Jake Gyllenhaal Bleeds for Your Sins in Southpaw

Courtesy of the Weinstein Co.

Southpaw
Directed by Antoine Fuqua
Opens July 24

At the beginning of Southpaw, Antoine Fuqua’s third film in as many years, Billy Hope (Jake Gyllenhaal) is standing in the ring, blood trickling down his face, screaming at his opponent—then he gets punched in the mouth. Unfortunately for the other guy, the more Billy gets hit, the harder he fights, and it isn’t long after his left eye is all but swollen shut that he claims victory with a KO.

Despite Billy’s persona in the ring, the light heavyweight champion is a family man. Not only have his fights given his family everything, but in one nicely observed moment, after a momentary lapse of patience, Billy kneels next to his daughter and instructs her to look him in the eye and listen; he has something very important to say. “I love you,” she blurts out almost before he can finish his preamble. He smiles. “You’re so predictable,” she adds. This has happened before.

Tragedy strikes. His wife is killed by a stray bullet after a scuffle breaks out between Billy and another boxer. Unable to cope, Billy spirals downward until he is forced to work himself up from scratch. In the process, the film goes from one cliché to another, like a post-9/11 Rocky in that our heroes today must avenge rather than prevent tragedy. A perfect social worker, an unlikely mentor (Forest Whitaker), a training montage, and a simultaneously vengeful and redemptive climax on familial and professional levels arrives exactly when expected; however, Gyllenhaal and Whitaker give strong performances, and Fuqua counterbalances his propensity for action clichés (slow-motion, blurred vision, pitch alteration) by shooting fights with an impressive variety of camera angles and by deploying sound—the roar of the crowd, the pummel of a landed punch, and the whiff of a miss—dynamically.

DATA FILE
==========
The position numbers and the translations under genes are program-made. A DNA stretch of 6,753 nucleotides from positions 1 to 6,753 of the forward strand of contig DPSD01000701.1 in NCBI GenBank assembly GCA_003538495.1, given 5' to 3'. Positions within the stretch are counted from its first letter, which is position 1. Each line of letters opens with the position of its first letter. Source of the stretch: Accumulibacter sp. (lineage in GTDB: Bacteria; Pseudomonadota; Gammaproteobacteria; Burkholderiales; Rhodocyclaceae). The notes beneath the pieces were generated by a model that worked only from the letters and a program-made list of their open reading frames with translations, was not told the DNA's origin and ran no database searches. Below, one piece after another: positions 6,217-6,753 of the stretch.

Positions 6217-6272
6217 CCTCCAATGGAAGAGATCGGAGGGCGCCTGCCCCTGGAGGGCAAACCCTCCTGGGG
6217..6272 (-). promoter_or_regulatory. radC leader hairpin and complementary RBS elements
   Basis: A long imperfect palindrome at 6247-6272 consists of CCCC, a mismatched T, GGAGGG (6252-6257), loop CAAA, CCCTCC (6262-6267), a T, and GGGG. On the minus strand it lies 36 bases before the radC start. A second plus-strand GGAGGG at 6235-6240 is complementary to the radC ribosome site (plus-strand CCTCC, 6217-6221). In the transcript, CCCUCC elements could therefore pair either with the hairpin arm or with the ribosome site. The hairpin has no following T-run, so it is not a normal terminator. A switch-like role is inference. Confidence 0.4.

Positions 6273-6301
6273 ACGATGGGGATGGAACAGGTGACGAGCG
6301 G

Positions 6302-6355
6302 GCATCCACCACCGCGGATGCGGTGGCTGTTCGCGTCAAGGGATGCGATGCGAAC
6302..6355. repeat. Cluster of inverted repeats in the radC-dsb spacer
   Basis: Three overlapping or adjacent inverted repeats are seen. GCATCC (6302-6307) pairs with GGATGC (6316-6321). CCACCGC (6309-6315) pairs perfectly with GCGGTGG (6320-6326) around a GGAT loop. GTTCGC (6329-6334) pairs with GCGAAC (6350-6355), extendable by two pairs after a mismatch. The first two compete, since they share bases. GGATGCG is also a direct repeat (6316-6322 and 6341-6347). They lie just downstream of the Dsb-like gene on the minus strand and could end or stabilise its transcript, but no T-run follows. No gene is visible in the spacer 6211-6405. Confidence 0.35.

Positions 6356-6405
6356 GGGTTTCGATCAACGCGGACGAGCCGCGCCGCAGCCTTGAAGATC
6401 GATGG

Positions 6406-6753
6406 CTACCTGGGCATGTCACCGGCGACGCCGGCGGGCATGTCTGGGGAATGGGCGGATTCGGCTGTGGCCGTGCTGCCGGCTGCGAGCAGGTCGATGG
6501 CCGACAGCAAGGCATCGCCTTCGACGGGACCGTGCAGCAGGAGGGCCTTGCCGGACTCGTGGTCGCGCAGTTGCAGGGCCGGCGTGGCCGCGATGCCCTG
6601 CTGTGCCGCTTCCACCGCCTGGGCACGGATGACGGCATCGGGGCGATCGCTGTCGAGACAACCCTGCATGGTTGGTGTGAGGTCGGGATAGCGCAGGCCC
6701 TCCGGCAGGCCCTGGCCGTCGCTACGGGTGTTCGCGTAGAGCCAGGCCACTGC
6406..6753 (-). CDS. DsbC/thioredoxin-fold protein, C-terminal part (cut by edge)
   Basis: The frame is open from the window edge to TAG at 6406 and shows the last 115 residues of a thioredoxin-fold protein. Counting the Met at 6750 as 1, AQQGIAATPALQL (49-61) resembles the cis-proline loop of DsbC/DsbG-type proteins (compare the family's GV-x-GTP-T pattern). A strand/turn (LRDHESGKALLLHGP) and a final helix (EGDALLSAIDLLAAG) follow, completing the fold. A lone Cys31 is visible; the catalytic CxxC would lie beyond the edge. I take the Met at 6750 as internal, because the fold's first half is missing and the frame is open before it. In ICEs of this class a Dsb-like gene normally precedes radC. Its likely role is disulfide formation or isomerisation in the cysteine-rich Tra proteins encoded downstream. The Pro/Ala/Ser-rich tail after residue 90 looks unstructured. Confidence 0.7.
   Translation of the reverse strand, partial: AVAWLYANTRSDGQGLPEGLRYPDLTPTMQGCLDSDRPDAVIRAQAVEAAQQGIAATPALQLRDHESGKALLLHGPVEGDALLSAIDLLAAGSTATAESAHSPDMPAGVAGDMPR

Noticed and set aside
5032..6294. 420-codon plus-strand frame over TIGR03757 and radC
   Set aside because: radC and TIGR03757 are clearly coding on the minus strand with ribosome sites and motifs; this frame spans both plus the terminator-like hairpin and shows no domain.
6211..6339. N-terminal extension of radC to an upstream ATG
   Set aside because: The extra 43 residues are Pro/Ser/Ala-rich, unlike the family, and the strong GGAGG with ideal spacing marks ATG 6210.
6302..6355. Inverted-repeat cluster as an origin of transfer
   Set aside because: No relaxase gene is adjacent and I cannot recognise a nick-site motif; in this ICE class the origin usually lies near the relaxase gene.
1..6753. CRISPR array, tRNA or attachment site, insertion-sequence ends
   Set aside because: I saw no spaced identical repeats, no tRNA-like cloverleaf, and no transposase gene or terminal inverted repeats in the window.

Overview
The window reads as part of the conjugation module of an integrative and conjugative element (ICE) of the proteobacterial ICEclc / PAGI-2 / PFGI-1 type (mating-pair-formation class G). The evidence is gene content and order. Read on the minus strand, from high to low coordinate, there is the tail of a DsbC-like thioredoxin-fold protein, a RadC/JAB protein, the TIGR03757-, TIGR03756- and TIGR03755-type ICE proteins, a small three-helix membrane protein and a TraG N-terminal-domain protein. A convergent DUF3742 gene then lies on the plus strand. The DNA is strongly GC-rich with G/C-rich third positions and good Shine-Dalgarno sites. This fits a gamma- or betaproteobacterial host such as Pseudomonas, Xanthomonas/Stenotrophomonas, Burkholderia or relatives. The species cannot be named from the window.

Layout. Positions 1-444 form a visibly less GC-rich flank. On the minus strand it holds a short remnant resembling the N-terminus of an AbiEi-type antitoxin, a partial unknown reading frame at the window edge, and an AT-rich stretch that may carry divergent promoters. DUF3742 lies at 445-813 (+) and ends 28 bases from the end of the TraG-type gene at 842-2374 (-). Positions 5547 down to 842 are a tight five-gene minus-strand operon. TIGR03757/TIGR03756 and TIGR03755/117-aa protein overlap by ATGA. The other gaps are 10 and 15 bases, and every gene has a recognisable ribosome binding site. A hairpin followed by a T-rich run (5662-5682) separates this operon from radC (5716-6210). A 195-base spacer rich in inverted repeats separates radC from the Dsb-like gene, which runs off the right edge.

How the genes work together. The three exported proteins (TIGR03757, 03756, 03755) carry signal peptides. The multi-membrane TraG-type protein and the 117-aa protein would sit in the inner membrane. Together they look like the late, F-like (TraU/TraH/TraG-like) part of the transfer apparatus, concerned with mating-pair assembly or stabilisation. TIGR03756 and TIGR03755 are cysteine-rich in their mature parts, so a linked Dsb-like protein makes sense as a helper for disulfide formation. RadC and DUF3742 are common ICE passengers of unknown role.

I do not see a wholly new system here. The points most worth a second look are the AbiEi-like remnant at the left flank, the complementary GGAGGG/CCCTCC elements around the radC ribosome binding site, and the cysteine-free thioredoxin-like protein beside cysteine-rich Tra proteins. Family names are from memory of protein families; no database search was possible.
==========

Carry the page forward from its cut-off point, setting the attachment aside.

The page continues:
Those achievements keep Southpaw interesting enough, but they don’t differentiate it from any other male weepie with a budget. As Billy learns, a haymaker only works when nobody expects it—“make him miss; make him pay”—but any viewer will see Fuqua’s punches coming from a mile away. Unless you keep your guard down, they won’t land.

Around Brooklyn

See More

NO COMMENTS

LEAVE A REPLY